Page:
Menopause and Dizziness
By Cathy Taylor
Unfortunately during menopause, the explosive symptom of dizziness is all too common. You know the feeling - a spinning sensation inside your head ripping down through the rest of your body making it impossible to be at peace. Or the inability to get up quickly not unlike the sensation you have when just hopping out of a roller coaster. In extreme cases, you may feel as if you are on the receiving end of a knock out blow to the head.
Away from menopause, dizziness can be attributed to a variety of factors - most notably fluctuations in blood pressure, low blood sugar and viral infections. When it comes to menopause, anxiety and particularly hyperventilation, migraine headaches, and panic attacks can all cause bouts of debilitating dizziness. Some women suffer so much from this symptom that they become agoraphobic because they should they leave the house, they fear becoming faint and dizzy.
For starters, estrogen and progesterone levels drop, and this is one of the first things that need to be checked by your doctor before you do anything else. Estrogen affects the nerves as well and if not enough is produced, it can leave you feeling "frayed" at the edges. Progesterone is produced in the brain as well as serotonin and if this hormone is lacking, your ability to feel calm can be affected. And, when not enough estrogen is being supplied to the brain, dizziness and other related feelings can result.
Tinnitus, another infamous symptom of menopause, can also contribute to feelings of dizziness. The constant ringing, whooshing, and chirping of the ears can disorient you. Combine that with various other symptoms like migraine headaches, hot flashes, night sweats, and panic attacks and you have a formula for being unbalanced. Women who are suffering from panic or anxiety attacks during menopause are more likely to hyperventilate and this rapid breathing can easily cause dizziness, giddiness or feelings faint.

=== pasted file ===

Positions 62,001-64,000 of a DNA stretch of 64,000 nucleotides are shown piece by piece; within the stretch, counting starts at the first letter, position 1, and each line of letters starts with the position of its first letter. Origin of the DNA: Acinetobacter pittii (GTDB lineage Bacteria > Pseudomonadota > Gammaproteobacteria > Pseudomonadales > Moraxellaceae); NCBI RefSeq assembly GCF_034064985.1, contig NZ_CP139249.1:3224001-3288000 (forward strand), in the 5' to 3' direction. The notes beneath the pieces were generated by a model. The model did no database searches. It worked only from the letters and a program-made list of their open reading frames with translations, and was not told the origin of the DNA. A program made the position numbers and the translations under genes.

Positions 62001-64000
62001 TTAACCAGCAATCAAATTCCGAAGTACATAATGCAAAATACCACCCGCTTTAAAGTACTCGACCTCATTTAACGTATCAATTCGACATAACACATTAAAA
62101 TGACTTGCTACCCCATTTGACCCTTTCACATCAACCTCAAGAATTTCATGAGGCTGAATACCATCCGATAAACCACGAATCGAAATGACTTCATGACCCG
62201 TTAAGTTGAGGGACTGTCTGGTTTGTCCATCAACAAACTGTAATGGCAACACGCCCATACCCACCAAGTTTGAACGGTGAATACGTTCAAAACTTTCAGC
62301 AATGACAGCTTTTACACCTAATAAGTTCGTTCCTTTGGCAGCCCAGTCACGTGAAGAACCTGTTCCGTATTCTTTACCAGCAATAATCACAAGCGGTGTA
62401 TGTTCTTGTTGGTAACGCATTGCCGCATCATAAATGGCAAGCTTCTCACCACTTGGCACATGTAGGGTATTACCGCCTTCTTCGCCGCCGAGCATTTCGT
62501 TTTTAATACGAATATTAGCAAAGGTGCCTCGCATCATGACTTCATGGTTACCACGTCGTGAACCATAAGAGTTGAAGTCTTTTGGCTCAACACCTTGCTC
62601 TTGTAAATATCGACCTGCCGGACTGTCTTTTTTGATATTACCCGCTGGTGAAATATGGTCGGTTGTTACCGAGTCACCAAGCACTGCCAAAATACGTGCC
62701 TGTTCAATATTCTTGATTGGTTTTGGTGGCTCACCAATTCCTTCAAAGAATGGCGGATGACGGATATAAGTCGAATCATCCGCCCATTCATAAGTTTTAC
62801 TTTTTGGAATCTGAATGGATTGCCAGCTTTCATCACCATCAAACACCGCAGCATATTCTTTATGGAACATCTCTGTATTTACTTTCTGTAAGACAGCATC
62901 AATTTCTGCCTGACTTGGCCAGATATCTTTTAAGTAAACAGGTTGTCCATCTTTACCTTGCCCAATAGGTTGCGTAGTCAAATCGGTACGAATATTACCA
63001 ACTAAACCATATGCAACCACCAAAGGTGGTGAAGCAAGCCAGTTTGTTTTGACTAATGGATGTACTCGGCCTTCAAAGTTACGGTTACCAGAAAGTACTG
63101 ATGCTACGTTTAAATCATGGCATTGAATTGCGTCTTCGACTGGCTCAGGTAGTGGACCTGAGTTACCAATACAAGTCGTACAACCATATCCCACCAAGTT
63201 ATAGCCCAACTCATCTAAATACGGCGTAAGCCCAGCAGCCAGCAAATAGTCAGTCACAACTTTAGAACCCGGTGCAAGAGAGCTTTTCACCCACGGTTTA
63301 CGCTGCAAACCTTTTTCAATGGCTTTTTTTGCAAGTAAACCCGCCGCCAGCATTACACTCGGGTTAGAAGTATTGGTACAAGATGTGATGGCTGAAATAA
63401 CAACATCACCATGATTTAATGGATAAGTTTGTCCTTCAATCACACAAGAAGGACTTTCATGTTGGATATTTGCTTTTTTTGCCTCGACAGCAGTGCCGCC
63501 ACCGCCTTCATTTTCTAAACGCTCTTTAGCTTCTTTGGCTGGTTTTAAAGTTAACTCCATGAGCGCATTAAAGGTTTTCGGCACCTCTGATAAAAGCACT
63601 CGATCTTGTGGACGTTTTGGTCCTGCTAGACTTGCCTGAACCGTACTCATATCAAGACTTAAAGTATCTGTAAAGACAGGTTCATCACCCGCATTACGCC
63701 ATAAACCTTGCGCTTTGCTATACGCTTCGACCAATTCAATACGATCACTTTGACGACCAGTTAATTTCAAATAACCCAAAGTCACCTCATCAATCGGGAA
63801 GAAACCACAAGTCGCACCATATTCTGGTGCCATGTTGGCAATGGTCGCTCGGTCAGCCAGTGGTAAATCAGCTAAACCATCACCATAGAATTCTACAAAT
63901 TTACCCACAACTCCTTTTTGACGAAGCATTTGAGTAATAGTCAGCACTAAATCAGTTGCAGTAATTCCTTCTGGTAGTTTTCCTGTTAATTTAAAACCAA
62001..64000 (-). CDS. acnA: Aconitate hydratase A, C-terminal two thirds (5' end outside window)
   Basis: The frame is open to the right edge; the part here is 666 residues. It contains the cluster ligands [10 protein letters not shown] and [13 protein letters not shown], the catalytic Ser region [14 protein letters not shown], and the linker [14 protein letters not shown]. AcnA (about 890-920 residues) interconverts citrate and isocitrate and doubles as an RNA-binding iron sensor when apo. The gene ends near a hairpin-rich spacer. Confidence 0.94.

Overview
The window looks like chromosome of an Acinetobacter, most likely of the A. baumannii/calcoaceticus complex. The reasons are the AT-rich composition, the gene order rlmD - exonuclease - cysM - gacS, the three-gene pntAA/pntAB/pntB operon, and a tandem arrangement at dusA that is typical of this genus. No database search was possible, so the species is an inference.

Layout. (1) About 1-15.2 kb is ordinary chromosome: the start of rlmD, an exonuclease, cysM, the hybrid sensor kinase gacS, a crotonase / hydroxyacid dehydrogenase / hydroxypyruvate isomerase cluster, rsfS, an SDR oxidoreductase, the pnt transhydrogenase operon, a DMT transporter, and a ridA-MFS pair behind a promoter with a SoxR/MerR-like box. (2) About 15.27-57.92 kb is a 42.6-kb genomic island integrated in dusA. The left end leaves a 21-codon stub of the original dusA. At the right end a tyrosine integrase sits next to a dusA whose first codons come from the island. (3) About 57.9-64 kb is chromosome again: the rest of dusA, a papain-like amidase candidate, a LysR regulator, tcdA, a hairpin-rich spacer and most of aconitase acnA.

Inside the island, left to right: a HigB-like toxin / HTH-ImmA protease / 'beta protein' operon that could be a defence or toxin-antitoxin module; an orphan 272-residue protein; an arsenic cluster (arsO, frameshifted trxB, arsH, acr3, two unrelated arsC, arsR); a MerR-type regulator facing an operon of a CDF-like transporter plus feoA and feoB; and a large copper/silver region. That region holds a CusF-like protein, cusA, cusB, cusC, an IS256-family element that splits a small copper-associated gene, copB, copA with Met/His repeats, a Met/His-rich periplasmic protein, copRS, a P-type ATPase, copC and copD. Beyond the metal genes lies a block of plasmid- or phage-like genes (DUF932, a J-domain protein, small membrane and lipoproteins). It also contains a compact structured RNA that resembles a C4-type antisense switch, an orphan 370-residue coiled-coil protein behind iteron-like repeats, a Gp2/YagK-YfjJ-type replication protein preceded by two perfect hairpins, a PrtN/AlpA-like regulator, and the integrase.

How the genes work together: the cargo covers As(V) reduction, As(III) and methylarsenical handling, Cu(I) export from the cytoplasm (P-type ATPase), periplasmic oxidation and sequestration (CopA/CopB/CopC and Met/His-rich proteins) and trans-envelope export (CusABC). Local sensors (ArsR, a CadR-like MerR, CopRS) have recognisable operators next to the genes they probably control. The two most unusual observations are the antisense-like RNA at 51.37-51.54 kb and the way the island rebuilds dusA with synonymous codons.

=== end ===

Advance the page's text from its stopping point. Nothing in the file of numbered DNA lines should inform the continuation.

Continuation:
Some women report that not eating properly including skipping meals can also cause dizziness. If you feel dizzy, first sit or lie down and breathe deeply and slowly. This eliminates hyperventilation, especially if you breathe deeply into a paper bag. If you are feeling fatigued, try cutting out sugar and caffeine and drink lots of water. Walk around the block instead of sitting in front of the TV.
Do a new activity that gets you moving tai chi or yoga. Both of these exercises get your energy moving as well as calm you and release tension from the body. Sometimes menopausal symptoms are aggravated because at this time in many of our lives, the demands on us are increased significantly. We may have grown children who are in college, getting married, or just leaving home. Possibly our parents who are ailing and maybe even some of our friends. Often our relationships are shifting and roles are changing. If you are the type of person who has difficulty with change anyway, this can become an even more difficult transition.
See your doctor to determine the cause of your dizziness. If it is related anxiety, you may need medical assistance. On the other hand, your symptoms may be handled simply with self-care and alternative healing.
The information in this article is for educational purposes only, and is not intended as medical advice.
About The Author
Cathy Taylor writes frequently on mid-life issues for women and men particularly menopause, and a copy of her book can be found at http://www.howtoconquermenopause.com.
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